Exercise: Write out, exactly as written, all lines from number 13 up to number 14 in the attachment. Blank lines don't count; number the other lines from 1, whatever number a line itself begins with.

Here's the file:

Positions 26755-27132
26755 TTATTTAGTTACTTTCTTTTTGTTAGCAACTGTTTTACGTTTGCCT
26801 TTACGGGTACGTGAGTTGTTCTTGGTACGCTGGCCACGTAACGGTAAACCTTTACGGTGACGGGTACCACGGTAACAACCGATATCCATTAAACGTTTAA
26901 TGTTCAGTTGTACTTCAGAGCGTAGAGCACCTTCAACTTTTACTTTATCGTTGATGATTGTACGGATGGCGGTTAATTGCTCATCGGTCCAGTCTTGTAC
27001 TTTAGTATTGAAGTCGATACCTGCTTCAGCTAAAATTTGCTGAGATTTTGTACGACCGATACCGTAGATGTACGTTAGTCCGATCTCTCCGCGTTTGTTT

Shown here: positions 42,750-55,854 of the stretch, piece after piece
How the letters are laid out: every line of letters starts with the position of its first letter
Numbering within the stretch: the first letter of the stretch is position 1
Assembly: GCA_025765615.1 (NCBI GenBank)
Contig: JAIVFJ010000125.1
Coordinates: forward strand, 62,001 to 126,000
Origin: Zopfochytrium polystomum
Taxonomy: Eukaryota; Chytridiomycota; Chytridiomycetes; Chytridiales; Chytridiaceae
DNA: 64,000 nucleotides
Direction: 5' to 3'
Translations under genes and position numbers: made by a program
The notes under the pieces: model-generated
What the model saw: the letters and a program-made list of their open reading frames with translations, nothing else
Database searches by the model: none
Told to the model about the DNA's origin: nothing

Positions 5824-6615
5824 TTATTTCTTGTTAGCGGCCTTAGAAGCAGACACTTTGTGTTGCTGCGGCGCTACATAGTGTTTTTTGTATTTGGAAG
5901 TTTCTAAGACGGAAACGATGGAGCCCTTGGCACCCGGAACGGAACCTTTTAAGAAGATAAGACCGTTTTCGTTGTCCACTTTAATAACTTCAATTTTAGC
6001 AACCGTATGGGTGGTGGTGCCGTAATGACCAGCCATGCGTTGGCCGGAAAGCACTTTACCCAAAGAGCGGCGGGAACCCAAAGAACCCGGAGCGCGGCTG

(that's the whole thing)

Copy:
Taxonomy: Eukaryota; Chytridiomycota; Chytridiomycetes; Chytridiales; Chytridiaceae
DNA: 64,000 nucleotides